Monday, December 17, 2007

Flex Sucks

I cannot wait for a long hiatus from working with Flex. Flex is one of those programs that can make even just adding two strings of text together a challenge. I was already frothing at the mouth from trying to get a data binding to acknowledge that I'm changing it, and then I tried to switch over to a simpler task to calm down. I needed to write a function that would check to see if a string of text was the last in a series. If it was, it would do nothing. If it wasn't, it would add a comma to the string. Super simple. However, it would return a blank string instead. It would not even run a trace statement in the second half of the function. After I screamed for a while, I determined that Flex was choking on a line of code getting the length of an array in the function. It didn't throw an error or do anything else. It just broke the function and failed silently. So. INCREDIBLY. LAME!!!!

Flex is supposed to make development easier, but in my experience, it makes development much more problematic and infuriating. I think I've easily spent 5 hours just trying to get it to acknowledge the change to a data source, and I still can't get it. I'm going to have to stop now. Seriously, I was seconds from hurling my laptop across the room. Flex sucks.

21 comments:

Isaac said...

Umm, lets get a beer. Then lets watch a hockey game, and in the first period we get another beer. Repeat process for each period, and follow up with "one for the road", except instead of the road, we'll use the Light Rail. It sounds like you need some vicarious violence.

Justin said...

I couldn't agree with you more. Flex is the worst language I have seen ever. I'm doing Flex project for some money and I realized that I will never ever do it again in my life no matter how much I'm gonna be paid for it. Flex sucks to the utmost!!!

devon said...

I'm right with ya. It reminds me of the other day when I was trying to hang a picture, but I kept hitting my thumb with the hammer. I'm never using one of those again. I don't know why they have such a wide user base - hammers are the worst tools ever made...

turbidity said...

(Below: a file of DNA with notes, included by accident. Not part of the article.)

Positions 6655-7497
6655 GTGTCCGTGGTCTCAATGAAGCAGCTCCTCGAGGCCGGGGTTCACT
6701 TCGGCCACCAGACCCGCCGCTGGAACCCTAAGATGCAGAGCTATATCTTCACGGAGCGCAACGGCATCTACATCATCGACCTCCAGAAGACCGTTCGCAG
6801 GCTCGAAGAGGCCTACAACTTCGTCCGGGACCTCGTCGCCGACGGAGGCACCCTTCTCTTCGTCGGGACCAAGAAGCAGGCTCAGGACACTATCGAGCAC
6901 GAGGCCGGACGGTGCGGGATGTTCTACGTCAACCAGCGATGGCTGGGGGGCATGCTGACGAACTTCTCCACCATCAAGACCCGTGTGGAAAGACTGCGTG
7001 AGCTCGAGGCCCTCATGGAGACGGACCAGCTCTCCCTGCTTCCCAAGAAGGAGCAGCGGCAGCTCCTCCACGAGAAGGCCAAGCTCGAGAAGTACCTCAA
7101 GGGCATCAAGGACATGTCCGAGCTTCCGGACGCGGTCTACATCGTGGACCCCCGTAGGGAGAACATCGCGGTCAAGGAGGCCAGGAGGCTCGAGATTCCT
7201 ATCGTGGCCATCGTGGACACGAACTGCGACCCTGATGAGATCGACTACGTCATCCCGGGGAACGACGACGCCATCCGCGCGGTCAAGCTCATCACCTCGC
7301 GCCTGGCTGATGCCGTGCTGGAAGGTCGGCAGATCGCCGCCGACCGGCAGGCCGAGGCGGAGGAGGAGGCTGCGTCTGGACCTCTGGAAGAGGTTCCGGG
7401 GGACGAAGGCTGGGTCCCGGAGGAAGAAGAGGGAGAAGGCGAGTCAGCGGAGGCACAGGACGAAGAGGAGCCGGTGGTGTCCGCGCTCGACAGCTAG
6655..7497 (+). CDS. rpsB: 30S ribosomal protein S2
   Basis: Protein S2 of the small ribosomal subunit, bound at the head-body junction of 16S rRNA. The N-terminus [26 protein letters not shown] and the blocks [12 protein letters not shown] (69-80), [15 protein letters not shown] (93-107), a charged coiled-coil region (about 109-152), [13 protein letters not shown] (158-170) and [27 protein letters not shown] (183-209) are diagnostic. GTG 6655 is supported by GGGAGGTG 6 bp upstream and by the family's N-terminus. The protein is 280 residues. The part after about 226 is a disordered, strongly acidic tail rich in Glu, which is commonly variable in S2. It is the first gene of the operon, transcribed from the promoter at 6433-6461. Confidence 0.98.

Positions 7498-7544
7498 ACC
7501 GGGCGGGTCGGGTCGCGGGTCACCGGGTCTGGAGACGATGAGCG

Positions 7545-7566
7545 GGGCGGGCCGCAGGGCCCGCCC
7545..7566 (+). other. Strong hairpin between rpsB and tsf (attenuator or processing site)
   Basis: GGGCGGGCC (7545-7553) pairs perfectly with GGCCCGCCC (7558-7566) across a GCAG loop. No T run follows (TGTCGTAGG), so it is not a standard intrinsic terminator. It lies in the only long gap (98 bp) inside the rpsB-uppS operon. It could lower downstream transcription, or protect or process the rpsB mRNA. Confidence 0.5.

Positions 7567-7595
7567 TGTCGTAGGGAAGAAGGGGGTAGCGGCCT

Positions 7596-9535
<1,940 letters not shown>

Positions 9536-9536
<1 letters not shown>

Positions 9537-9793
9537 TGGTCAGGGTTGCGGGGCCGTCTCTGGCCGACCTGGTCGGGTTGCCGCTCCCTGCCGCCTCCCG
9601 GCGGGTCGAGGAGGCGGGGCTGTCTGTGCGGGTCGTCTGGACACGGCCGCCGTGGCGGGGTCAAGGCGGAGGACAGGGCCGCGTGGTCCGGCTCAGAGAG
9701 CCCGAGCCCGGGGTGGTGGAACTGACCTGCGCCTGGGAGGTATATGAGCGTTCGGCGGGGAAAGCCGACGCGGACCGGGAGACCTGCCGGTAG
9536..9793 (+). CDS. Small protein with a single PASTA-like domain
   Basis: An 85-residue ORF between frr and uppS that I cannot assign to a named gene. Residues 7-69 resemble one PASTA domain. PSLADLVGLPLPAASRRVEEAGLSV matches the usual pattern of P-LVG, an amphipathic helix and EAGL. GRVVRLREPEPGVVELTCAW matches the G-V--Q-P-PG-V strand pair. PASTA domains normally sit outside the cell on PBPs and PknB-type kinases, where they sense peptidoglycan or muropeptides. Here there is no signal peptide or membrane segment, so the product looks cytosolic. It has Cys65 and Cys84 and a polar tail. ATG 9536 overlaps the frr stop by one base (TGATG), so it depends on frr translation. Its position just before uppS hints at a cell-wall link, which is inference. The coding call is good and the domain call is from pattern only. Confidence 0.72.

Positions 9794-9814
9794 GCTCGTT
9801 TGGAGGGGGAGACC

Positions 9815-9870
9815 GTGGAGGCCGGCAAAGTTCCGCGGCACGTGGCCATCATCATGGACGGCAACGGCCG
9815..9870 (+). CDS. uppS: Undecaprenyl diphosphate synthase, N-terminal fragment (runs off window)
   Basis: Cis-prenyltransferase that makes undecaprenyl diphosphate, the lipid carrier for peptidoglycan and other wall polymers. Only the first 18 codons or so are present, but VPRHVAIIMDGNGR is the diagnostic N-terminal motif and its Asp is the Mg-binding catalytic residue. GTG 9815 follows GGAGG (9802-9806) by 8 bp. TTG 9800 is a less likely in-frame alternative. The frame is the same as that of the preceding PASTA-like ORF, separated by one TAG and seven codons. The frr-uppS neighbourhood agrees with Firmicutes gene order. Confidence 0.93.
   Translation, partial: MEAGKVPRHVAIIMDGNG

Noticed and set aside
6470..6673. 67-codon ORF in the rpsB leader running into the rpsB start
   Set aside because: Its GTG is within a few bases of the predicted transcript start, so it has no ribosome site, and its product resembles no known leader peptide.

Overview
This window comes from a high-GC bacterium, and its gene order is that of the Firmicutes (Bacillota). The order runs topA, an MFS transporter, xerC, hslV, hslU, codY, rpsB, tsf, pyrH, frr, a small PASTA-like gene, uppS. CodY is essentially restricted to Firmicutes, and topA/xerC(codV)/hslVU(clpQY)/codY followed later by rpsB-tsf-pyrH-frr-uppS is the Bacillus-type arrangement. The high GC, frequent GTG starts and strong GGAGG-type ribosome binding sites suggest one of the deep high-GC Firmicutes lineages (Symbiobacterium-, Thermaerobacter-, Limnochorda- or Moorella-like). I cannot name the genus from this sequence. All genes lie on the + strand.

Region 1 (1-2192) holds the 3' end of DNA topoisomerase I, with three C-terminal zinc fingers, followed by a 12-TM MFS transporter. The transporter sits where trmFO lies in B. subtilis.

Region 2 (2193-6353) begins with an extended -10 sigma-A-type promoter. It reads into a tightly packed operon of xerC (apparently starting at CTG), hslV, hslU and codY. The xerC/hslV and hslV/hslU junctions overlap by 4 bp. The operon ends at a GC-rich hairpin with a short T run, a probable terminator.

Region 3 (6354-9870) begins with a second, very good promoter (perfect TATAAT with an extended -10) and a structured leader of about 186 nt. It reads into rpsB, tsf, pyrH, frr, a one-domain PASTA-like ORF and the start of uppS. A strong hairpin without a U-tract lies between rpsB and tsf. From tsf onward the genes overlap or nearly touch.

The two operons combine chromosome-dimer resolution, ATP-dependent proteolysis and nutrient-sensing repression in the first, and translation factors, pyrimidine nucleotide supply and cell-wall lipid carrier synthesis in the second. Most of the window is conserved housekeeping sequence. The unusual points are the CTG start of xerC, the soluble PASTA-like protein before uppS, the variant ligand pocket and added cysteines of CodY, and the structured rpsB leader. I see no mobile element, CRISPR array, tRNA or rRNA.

Ouch, man. That's a bummer. I know that stings like the dickens. Now, I don't know what your skill level with hammers is, but I've found that having good quality tools can make all the difference. If you have a hammer whose head spins freely on the handle when you swing it, or one that deforms when you hit a nail with it, it's going to be hard to avoid hitting your thumb regardless of your skill level. I also highly recommend avoiding beta hammers, too. Make sure you have a tool that works properly and as expected, and you'll have a much easier time hanging pictures. Good luck!

brian said...

Hey dudes

First flex is not a language. MXML or Actionscript is more like it. If you don't know how to use the tool propperly then learn. Dont bash flex for your incapability of using it. Flex rocks although I prefer Flash to Author my flash content. Check out http:www.brianwiltshire.net/lab and tell me, does it really suck so bad.

turbidity said...

Yeah, the problem with Flex lies neither with MXML or ActionScript. You can do some really cool stuff with that. It's all about how it compiles or fails to and the bugs in its error reporting.

It's funny that you write today, since I had a prime example of Flex's failings today. As I was finishing up a project before a client meeting, Flex choked up and wouldn't compile because it couldn't delete an HTML page in the bin. I wasn't doing anything with that file, but I got rid of the file for it, though I had to close Flex to do it. When I restarted Flex, it wouldn't let me open that workspace. After some finagling, I got it to open the workspace, and now it wouldn't compile because the HTML file it had been trying to delete wasn't there, and it wasn't recreating it from the HTML template. Thankfully it was a long meeting and I was able to get things working again in time.